Chelsea’s last two head coaches were not exactly known for making friends with the enemy. One of them is in fact famed for doing the exact opposite that’s a key part of his “us/me against the world” rhetoric that’s once again on full display, this time at Manchester United. Conte didn’t get riled up that often (only Mourinho got under his skin, but then quite deeply), and he was always respectful but one got the feeling he didn’t bother beyond that.
There’s nothing wrong with that of course. Some will say the game’s gotten too friendly anyway. But there will be plenty of drama on the pitch so we could certainly do without drama off of it. New head coach Maurizio Sarri is no stranger to off-pitch drama either — Roberto Mancini certainly won’t be calling him up for dinner anytime soon — and he has a reputation for being a bit of a hermit, but he’s got nice rapport with Pep Guardiola, and if you’re going to make friends with anyone, you might as well start at the top.
It started with respect, with Guardiola impressed by Sarri’s Napoli when they met in the Champions League.
“We faced one of the best sides I faced in my career – probably the best. It is one of the wins I am most proud in my career.”
-Pep Guardiola; October 2017
City may have won, but Pep already regarded the Partenopei as one of the best — and toughest — teams in the world.
“We’re going to face the team who played the best football in Italy. I’m not talking about winning. I like to watch the teams who want to play.”
”In Italy, where the culture is defensive in the box, Napoli play 40 metres in front, a bit like Arrigo Sacchi did once [at AC Milan]. With the ball they are fantastic. For me, they are one of the three best teams right now in Europe [at] playing football.”
-Pep Guardiola; August 2017
The legendary Arrigo Sacchi has served as inspiration and mentor for generations of managers, and it was thanks to him that Sunday’s two protagonists’ relationship truly blossomed into what might actually be called friendship. The three of them shared a meal and words back in June, some of which may have even changed the course of Chelsea history.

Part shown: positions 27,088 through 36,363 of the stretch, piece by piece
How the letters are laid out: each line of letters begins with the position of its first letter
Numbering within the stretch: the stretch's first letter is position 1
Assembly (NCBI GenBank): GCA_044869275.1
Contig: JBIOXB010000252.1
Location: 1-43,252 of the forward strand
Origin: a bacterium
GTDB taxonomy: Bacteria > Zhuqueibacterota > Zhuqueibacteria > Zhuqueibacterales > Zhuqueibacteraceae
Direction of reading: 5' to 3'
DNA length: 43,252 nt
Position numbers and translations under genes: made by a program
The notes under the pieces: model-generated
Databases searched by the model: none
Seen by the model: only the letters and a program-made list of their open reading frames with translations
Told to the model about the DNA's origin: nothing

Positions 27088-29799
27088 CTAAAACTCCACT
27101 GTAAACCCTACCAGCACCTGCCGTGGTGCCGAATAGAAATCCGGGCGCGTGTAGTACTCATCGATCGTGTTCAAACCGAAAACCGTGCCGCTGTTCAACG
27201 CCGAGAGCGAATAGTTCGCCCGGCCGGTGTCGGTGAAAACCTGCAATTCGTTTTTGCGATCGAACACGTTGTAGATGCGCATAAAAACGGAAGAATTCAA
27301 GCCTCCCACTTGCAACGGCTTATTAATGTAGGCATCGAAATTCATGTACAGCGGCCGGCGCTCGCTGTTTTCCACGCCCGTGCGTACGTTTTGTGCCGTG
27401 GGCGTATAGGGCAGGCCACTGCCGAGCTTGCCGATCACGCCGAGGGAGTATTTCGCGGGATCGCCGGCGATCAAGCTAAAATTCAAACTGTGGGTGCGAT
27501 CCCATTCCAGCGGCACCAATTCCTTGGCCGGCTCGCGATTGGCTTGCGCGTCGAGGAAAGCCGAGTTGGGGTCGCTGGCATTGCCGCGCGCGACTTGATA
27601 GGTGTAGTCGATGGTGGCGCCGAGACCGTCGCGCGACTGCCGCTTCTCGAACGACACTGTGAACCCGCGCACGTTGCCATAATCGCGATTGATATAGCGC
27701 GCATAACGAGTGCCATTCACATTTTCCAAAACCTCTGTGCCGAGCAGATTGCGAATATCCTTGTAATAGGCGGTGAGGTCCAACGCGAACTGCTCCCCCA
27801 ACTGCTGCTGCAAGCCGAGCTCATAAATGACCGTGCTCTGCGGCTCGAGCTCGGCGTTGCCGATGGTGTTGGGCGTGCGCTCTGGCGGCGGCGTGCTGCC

“[It was a] very, very fun dinner – to hear Arrigo speak is always exceptional.”
“[Guardiola] told me that here in England, it is very difficult. The level is very high. He said that football is football everywhere and, sure, if I had the chance to come to England, I should take it. Every coach in this moment wants to work in England. The Premier League is the best in the world.”
-Maurizio Sarri; source: Guardian
Guardiola is happy that Sarri took up his advice and accepted the move to Chelsea, delayed as it may have been.
“First of all I’m happy that a manager of that level is in the Premier League. I’m going to learn a lot to see him every weekend. We are going to improve a lot because of his ideas here in England.
“I saw three games [of Chelsea] in pre-season and he got it. He did it - the team in a short time plays like he wants. Of course, he needs more time to work everything but the ideas are already there so I think it’ll be a good game [on Sunday]. Chelsea is always a big rival, with Antonio Conte before and with Maurizio too.
”The way he plays I think will be perfect for English football. I’m so happy he came here.”
-Pep Guardiola; source: Sky
Guardiola, regarded as the best manager in the world, ready to learn from his friend, Sarri, the old man of Chelsea. Not sure how to handle all this mutual admiration.
Fortunately, Sarri knows: by beating his friend Pep, “the best coach in the world” on the Wembley pitch in the Community Shield.
“I think it is very important to start with a trophy. It is important also to step forward. For me, clearly, it is important to win something.
“It depends on the club [how long I will stay]. If I want to stay here for 10 years, then I have to win. Then it depends on the club but I want to stay here for a long time.”
-Maurizio Sarri; source: Goal